"In this world nothing can be said to be certain, except death and taxes"– Benjamin Franklin 1789

09th September 2015

A recent FT article (FT, 4th Sept, Adam Palin) suggested that UK Tax Payers are being unfairly penalised following the HMRC ‘right to recovery’ rules introduced last year.

After failing to keep up with an HMRC agreed ‘time to pay’ arrangement one taxpayer recently received a visit from an HMRC officer – incurring a £235 fee (on top of the original debt plus the 7.5 per cent charge levied on outstanding debts over £1500).

If the combined debt was not settled the HMRC letter made clear that goods would be seized and sold at auction incurring an additional fee of £110 plus 7.5 per cent on any amount over £1500.

So what’s your opinion here?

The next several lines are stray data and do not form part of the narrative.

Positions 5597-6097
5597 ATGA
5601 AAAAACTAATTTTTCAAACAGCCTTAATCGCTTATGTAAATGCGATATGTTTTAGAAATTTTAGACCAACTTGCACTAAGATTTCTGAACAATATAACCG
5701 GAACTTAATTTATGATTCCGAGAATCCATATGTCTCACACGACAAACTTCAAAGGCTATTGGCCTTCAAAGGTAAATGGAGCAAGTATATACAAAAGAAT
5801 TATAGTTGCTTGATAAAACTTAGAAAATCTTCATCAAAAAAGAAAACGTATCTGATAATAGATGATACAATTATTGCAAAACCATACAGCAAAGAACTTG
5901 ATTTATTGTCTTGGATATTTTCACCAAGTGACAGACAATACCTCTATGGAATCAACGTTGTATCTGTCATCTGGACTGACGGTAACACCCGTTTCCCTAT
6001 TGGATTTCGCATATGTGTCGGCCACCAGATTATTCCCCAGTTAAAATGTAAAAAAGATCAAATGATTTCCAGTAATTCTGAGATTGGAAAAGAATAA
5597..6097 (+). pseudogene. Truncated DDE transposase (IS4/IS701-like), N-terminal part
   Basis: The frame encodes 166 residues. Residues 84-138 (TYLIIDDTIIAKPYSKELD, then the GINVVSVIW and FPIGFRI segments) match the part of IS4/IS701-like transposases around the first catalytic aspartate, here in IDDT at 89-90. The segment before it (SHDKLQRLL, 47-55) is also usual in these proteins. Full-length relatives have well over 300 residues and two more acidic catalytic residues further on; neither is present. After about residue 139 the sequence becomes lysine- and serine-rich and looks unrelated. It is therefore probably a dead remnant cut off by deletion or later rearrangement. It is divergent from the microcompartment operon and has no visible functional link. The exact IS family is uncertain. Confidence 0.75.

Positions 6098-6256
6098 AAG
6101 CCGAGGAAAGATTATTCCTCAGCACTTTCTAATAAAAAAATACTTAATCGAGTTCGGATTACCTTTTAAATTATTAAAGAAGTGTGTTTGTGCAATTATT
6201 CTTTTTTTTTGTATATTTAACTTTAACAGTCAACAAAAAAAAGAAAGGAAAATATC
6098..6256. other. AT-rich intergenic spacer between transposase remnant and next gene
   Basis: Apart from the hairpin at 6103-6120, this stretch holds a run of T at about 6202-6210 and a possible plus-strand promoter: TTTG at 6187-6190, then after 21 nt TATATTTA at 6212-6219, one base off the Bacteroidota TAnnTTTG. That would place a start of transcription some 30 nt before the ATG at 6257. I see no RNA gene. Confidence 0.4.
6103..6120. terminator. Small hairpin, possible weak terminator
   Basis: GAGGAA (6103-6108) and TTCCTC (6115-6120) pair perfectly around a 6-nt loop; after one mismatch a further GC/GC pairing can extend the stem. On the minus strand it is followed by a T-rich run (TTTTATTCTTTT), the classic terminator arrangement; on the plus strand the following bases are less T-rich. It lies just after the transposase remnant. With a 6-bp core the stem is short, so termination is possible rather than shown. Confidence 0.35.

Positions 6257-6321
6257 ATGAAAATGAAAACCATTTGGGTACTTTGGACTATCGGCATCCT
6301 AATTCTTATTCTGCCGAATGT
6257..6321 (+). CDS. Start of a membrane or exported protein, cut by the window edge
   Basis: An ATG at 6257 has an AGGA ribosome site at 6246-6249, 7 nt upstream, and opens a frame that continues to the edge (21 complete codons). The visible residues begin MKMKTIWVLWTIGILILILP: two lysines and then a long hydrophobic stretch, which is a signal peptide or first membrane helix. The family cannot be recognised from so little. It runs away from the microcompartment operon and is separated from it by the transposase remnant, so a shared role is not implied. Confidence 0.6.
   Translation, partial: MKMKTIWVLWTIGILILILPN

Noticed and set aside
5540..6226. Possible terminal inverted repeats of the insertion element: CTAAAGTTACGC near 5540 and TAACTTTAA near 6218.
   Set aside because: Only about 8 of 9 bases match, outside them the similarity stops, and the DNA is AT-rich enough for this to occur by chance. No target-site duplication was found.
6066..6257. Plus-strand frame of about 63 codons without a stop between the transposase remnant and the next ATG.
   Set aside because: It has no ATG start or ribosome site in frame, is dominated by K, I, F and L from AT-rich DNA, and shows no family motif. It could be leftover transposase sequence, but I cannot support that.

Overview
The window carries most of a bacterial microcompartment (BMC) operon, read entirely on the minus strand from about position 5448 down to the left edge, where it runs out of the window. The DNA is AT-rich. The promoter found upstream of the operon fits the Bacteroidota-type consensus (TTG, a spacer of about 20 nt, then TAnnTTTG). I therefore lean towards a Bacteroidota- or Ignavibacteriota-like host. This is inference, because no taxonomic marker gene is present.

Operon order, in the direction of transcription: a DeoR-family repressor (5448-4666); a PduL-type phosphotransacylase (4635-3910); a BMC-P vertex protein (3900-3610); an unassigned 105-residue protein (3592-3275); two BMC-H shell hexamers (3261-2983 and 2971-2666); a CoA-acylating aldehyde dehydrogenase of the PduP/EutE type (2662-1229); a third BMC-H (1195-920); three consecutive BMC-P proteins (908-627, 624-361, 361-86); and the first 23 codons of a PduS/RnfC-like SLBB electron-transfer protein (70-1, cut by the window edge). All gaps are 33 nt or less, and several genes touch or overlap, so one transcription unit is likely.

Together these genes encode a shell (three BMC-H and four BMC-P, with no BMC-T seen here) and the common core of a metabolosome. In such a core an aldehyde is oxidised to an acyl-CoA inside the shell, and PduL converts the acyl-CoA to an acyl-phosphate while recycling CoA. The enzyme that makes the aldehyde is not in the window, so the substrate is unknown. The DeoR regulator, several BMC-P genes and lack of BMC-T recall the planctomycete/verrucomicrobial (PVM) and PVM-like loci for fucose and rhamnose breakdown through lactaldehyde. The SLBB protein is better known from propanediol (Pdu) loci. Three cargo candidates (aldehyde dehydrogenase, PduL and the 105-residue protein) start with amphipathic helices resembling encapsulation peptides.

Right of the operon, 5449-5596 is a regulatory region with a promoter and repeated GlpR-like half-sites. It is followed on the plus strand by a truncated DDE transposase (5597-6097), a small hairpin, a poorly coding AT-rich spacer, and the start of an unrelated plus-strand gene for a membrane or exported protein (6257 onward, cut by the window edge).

Is it heavy handed HMRC tactics that disproportionately penalise small business owners struggling to make ends meet and effectively killing off small businesses through taxes?


Is this a case of good credit control by HMRC and should businesses be held accountable for the tax they owe?

Whichever view you take there are a few basic rules that apply in all circumstances. Firstly, it’s vital that you prepare your accounts properly so you don’t have any ‘unexpected’ tax bills and secondly, if you’re contacted by HMRC don’t bury your head in the sand and ignore the letters, get in touch with them. Ignoring problems won’t make them go away!

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